Brad Pitt: I'm a "Satisfied Man"

The Moneyball star opens up about feeling "pathetic" in the '90s and why choosing Angelina Jolie is "one of the greatest, smartest things" he's done

In case you were wondering, Brad Pitt is a "satisfied man." At least that's how he describes himself in a juicy interview in Sunday's Parade magazine, opening up about his relationship with Angelina Jolie, his kids, his work, his celebrity and -- something the public might not expect -- his pain.

"I spent the '90s trying to hide out, trying to duck the full celebrity cacophony. I started to get sick of myself sitting on a couch, holding a joint, hiding out," the 47-year-old actor says. "It started feeling pathetic. It became very clear to me that I was intent on trying to find a movie about an interesting life, but I wasn't living an interesting life myself."

That's a very interesting revelation, considering Pitt's romance with Jennifer Aniston overlapped with the end of the '90s (the two were married from 2000-2005). "I think that my marriage had something to do with (my problems)," he admits. "Trying to pretend the marriage was something that it wasn't."

So what has changed for Pitt? He says that he has put far more of an emphasis on being a "satisfied man" in his globe-trotting life with Jolie, and their six children together, 9-year-old Cambodian native Maddox, 7-year-old Pax from Vietnam, Ethiopian Zahara, 6, and biological children Shiloh, 5, and twins, Knox and Vivienne, 3. "I'm satisfied with making true choices and finding the woman I love, Angie, and building a family that I love so much. A family is a risky venture, because the greater the love, the greater the loss," says Pitt. "That's the trade-off. But I'll take it all.”

Pitt takes his role as a father very seriously, and tells Parade that he was amazed at how easily it came to him. "I was surprised at how automatic it is, how much of it is instinctual. And now I have a great confidence and trust in those instincts," he marvels. "I mean, one sound at night and you're awake and up because they may need you. Or when they start to have a tantrum, you know to divert them from spinning out by helping them focus on something. It just goes on and on. I tell them, 'You can make a mess, but you've got to clean it up.'"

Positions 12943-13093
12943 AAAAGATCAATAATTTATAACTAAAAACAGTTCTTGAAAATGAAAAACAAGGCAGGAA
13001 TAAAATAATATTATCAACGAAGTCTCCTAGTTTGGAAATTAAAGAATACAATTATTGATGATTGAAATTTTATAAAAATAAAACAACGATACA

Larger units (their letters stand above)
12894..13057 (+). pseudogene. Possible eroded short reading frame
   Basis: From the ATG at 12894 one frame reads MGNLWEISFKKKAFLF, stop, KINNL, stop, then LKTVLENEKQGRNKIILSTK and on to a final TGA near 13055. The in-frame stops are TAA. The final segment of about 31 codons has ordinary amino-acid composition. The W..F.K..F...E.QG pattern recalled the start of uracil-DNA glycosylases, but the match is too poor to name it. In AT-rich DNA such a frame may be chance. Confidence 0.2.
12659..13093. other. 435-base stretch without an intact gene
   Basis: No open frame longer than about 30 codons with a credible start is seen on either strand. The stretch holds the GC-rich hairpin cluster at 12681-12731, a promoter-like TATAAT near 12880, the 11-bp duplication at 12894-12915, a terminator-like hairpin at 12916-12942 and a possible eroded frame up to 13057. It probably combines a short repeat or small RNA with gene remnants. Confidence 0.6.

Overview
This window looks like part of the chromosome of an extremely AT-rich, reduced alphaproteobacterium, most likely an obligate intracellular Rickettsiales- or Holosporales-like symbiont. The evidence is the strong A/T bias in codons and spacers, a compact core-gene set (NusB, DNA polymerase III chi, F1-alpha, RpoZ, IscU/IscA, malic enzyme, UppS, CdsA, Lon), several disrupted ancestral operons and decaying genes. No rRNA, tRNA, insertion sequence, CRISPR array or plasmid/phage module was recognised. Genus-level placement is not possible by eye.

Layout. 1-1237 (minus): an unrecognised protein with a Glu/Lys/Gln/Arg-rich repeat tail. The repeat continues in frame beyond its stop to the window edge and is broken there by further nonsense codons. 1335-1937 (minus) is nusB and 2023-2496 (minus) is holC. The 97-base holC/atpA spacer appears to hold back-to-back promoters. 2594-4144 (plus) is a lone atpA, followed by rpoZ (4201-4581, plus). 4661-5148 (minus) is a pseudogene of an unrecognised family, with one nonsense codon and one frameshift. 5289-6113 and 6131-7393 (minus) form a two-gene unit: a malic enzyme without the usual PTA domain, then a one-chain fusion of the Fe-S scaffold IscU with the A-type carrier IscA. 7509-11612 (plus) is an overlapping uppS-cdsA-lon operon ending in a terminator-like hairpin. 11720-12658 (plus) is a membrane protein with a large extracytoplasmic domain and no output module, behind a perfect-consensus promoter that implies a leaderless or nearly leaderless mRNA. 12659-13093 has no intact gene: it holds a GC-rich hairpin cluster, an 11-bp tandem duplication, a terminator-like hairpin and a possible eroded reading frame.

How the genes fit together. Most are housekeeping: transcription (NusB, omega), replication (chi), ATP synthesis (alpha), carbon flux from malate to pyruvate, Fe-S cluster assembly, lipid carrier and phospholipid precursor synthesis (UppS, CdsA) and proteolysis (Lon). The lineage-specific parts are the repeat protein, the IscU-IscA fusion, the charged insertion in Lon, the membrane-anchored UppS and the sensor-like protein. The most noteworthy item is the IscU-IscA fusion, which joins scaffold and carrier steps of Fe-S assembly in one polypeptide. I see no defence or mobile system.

As for his "Angie," he has nothing but priase. "One of the greatest, smartest things I ever did was give my kids Angie as their mom," he says. "She is such a great mom. Oh, man, I'm so happy to have her."

And, despite what the tabloids say, Pitt assures Parade that the Jolie-Pitts are rock-solid and try to ignore the gossip about the couple's personal life as much as possible. "I mean, how many stories have you read that aren't true, stories about me and Angie being married or fighting or splitting up?" he asks rhetorically. "And when we don't split up, there's a whole new round that we've made up and we're back together again! We'll get married when everyone can. We're not splitting up. And we don't have a seventh child yet."

Notice the "yet." Perhaps that's why Pitt tells the new issue of Entertainment Weekly that he's having second thoughts about his and Angelina's policy of never working at the same time. "We should be doing (movies) together. That's what we should be doing," he says. "We should be doing everything together, and then we could work less. We could have more time off." More time off to spend with a seventh child? We'll see.

Pitt's new movie Moneyball opens wide on Sept. 23.

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